ACSM is not alone in its concern about the fallout of LightSquared’s waiver. In a recent article in the Wall Street Journal (March 31, 2011), Defense Department and federal transportation officials expressed concern that LightSquared’s proposed mobile broadband service will interfere with global-positioning-system devices vital to military operations and aviation safety, and they are calling for a comprehensive study of LightSquared’s plans.

Back in January, the Defense Department, Department of Homeland Security, and other federal agencies raised similar concerns about LightSquared’s proposal with the FCC. In response, the FCC required LightSquared to work with GPS makers and users to test the service and examine the interference issue.

Working Group to Study Issue

In its order, dated January 26, 2011, the FCC required LightSquared to submit an initial report that includes a work plan outlining key milestones for the overall analysis of potential for overload interference to GPS devices. In addressing that requirement in the order, Lightsquared has been working with the United States Global Positioning System Industry Council (USGIC) to form a working group to study the GPS overload/desensitization issue.

According to the FCC order, “The working group shall focus on analyzing a variety of types of GPS devices for their susceptibility to overload interference from LightSquared’s terrestrial network of base stations, identifying near-term technical and operational measures that can be implemented to reduce the risk of overload interference to GPS devices.”

As part of implementing the order, LightSquared and the USGIC Working Group must meet certain milestones. To reach the first milestone, the working group must:
  • establish pertinent analytical and test methodologies and assumptions underlying the test regime,
  • select the categories receivers and networks to be tested,
  • develop operational scenarios,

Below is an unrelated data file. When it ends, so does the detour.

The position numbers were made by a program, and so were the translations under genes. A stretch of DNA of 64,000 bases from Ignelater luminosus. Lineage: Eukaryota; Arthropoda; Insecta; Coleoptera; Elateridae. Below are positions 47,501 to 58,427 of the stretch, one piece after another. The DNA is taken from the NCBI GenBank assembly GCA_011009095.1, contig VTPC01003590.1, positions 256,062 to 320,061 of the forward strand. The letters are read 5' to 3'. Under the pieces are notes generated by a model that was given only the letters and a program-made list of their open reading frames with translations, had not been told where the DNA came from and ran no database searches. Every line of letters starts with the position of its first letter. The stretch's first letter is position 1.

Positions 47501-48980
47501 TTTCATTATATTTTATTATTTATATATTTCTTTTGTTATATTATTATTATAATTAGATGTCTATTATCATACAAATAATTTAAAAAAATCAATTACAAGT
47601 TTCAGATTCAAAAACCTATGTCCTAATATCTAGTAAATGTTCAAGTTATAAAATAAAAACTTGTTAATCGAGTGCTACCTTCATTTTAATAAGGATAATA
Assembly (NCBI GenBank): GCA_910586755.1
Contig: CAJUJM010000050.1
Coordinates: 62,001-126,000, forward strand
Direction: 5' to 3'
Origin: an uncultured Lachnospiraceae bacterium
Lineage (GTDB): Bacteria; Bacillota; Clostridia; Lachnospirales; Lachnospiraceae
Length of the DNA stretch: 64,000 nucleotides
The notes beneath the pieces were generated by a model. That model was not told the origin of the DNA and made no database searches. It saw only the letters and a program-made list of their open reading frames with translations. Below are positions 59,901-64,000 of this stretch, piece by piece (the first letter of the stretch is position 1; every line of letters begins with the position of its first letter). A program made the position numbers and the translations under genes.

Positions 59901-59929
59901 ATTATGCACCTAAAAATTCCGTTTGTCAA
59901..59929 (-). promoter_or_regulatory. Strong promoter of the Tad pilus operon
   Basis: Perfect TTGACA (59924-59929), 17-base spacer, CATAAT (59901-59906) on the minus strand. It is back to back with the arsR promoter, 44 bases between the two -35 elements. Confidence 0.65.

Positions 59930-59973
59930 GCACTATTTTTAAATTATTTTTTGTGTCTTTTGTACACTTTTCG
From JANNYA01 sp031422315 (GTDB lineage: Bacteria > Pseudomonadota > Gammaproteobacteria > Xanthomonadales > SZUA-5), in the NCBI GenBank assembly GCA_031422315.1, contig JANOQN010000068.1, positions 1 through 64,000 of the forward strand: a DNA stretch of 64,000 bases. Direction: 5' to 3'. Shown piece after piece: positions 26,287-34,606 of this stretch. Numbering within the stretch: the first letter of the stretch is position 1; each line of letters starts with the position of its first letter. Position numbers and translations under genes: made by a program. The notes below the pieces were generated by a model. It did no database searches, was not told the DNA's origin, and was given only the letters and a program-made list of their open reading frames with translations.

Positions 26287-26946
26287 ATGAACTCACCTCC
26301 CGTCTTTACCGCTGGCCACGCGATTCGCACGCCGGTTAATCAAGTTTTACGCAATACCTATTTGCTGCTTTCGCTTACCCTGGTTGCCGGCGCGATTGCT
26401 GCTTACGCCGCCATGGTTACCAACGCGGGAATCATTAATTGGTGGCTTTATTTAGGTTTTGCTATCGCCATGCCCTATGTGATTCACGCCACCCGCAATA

• establish a methodology for analyzing test results,
  • derive the test conditions based on established operational scenarios,
  • write the test plan and procedures, and
  • identify and engage appropriate neutral test facilities for the testing portion of the work plan.
To reach the second milestone, the working group must perform testing by an objective third-party selected jointly by LightSquared and USGIC. The testing will be observed by relevant technical advisors who will not interfere or delay the testing process.

To reach the third milestone, the working group must analyze test results based on established methodology and assess operational scenarios using analytics and test results.

To reach the fourth milestone, the working group must assess whether any mitigation measures are feasible and appropriate. Any mitigation recommendations mutually acceptable by LightSquared and USGIC will be provided to the FCC in LightSquared’s final report, which is due on June 15, 2011.

Parties on both sides of the issue will be looking forward to the final report by LightSquared. In the meantime, the FCC is continuing to receive comments.

About the Author

  • Laurence Socci
    Laurence Socci
    Laurence Socci is the chief executive manager and senior lobbyist of The CLA Group, LLC, a government consulting, lobbying, and advocacy firm in Washington, D.C., specializing in representing businesses and associations. He is also the government affairs consultant for the American Congress on Surveying and Mapping (ACSM).